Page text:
20. Vegetable Kingdom: The Abundant World of Vegan Recipes by Bryant Terry<p>Author, chef, and food justice activist Bryant Terry provides readers with over a hundred recipes to create approachable and flavorful vegan dishes, without relying on meat alternatives. This book is a wonderfully practical recipe book that begins with a list of recommended tools, is organized by ingredients, and even includes a music playlist. Vegans and non-vegans alike will appreciate Chef Terry's <em>Vegetable Kingdom</em>.</p><a target="_blank" href="https://twitter.com/intent/tweet?text=Make+this+summer+a+season+of+reflection+and+self-education+with+Food+Tank%27s+reading+list+%E2%80%94+new+and+important+books+from+%40AMReese07%2C+%40GretaThunberg%2C+%40EmilyContois%2C+%40BryantTerry%2C+%40DrMChatelain%2C+and+more&url=https%3A%2F%2Ffoodtank.com%2Fnews%2F2020%2F07%2Ffood-tanks-summer-2020-reading-list%2F&via=foodtank"><span></span></a>
By Brian J. Love and Julie Rieland
The COVID-19 pandemic has disrupted the U.S. recycling industry. Waste sources, quantities and destinations are all in flux, and shutdowns have devastated an industry that was already struggling.
Goodwill's Canton, Mich. site looks overwhelmed on June 16, with an oversupply of donations and little immediate chance for resale. Brian Love / CC BY-ND
Recyclers Under Pressure<p>Since March 2020, when most shelter-in-place orders began, sanitation workers have noted massive increases in municipal garbage and recyclables. For example, in cities like Chicago, workers have seen up to <a href="https://chicago.suntimes.com/coronavirus/2020/4/7/21212543/coronavirus-chicago-garbage-pickup-streets-sanitation-masks" target="_blank">50% more waste</a>.</p><p>According to the <a href="https://swana.org/" target="_blank">Solid Waste Association of North America</a>, U.S. cities saw a <a href="https://swana.org/news/swana-news/article/2020/06/17/swana-submits-statement-on-recycling-challenges-for-u.s.-senate-hearing" target="_blank">20% average increase</a> in municipal solid waste and recycling collection from March into April 2020. Increased trash can be attributed partly to spring cleaning, but most of it is due to people spending greater time at home. Restaurants struggling to survive under COVID-19 restrictions are contributing to the rise in plastic and paper waste with <a href="https://theconversation.com/using-lots-of-plastic-packaging-during-the-coronavirus-crisis-youre-not-alone-135553" target="_blank">takeout packaging</a>.</p><p>Although higher volumes of recyclables are being set on the curb, budget deficits are squeezing recycling programs. Many municipalities are struggling with <a href="https://www.ketv.com/article/omaha-mayor-health-officials-to-provide-covid-19-update-friday-afternoon/32498068#" target="_blank">multimillion-dollar shortfalls</a>. Some communities, such as Rock Springs, Wyoming, and East Peoria, Illinois, <a href="https://resource-recycling.com/recycling/2020/05/27/budget-shortfalls-threaten-local-recycling-programs/" target="_blank">have cut recycling programs</a>.</p><p>And these stresses are testing a business already faced uncertainty.</p>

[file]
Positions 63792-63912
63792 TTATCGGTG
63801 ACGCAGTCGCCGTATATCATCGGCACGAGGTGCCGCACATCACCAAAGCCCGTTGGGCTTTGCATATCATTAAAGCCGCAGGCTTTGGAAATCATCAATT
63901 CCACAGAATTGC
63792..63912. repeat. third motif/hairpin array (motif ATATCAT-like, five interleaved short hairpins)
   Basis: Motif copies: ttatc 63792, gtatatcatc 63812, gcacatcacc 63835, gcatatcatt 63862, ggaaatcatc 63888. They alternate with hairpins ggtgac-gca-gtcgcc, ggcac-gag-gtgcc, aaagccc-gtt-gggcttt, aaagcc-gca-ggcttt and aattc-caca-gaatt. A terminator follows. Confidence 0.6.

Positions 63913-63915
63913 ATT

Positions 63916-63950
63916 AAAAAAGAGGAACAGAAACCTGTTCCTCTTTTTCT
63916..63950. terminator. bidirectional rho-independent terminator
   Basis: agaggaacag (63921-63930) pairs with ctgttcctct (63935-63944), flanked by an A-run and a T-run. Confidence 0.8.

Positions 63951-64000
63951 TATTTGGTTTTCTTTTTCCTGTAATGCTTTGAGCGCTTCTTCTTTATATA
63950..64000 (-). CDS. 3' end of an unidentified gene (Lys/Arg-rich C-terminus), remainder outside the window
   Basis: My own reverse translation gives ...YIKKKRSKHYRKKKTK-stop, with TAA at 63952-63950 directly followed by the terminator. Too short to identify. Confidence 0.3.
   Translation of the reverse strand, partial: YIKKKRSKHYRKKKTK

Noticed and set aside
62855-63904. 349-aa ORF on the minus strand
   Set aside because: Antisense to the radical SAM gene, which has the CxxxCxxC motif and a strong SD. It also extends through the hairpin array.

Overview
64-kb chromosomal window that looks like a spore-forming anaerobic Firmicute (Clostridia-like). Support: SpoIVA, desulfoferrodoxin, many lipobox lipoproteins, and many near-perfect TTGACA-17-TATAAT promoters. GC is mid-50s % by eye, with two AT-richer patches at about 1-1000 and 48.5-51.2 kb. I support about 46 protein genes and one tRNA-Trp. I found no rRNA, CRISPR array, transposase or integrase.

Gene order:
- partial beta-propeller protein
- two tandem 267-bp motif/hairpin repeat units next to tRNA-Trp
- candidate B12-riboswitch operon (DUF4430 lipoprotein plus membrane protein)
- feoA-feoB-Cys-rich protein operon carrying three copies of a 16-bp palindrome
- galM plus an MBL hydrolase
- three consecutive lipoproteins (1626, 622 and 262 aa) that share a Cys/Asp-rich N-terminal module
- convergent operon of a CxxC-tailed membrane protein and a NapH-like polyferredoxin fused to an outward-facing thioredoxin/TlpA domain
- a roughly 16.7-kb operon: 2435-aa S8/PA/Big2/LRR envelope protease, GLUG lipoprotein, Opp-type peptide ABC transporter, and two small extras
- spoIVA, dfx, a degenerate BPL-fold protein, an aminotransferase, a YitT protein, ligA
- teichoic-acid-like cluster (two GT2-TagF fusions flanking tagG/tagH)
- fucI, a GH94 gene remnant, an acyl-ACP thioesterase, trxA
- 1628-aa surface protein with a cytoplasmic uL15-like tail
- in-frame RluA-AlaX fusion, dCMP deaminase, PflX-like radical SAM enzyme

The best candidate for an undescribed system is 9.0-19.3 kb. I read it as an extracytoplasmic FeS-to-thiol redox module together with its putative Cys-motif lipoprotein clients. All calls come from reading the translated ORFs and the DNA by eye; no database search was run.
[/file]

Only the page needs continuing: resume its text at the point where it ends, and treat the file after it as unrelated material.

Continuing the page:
While bottle deposit stations remain closed, recyclables pile up in basements and garages. David Rieland / CC BY-ND
Turmoil in Scrap Markets<p>The global recycling economy has suffered since 2018 as first China and then other Asian nations <a href="https://theconversation.com/as-more-developing-countries-reject-plastic-waste-exports-wealthy-nations-seek-solutions-at-home-117163" target="_blank">banned imports of low-quality scrap</a> — often meaning improperly cleaned food packaging and poorly sorted recyclable materials. As in any business, the value of raw recyclables is linked to supply and demand. Without demand from nations like China, which formerly took up to 700,000 tons of U.S. scrap annually, recyclers have scrambled to stay in business.</p><p>The pandemic has boosted prices for some materials. One industry leader told us that between February and May 2020, prices doubled for recycled paper and tripled for recycled cardboard. These shifts reflect higher demand for tissue products and shipping packaging under shelter-in-place orders.</p><p>However, he also reported that prices for the most-recycled categories of reclaimed plastics — PET (#1) and PE (#2 and #4) – were at 10-year lows. An influx of cheap oil has driven the raw material cost of oil-derived virgin plastics to their lowest levels in decades, <a href="https://millerrecycling.com/oil-prices-recycling#:%7E:text=Higher%20oil%20prices%20can%20also,robust%20market%20for%20recycled%20plastic." target="_blank">outcompeting recycled feedstocks</a>.</p>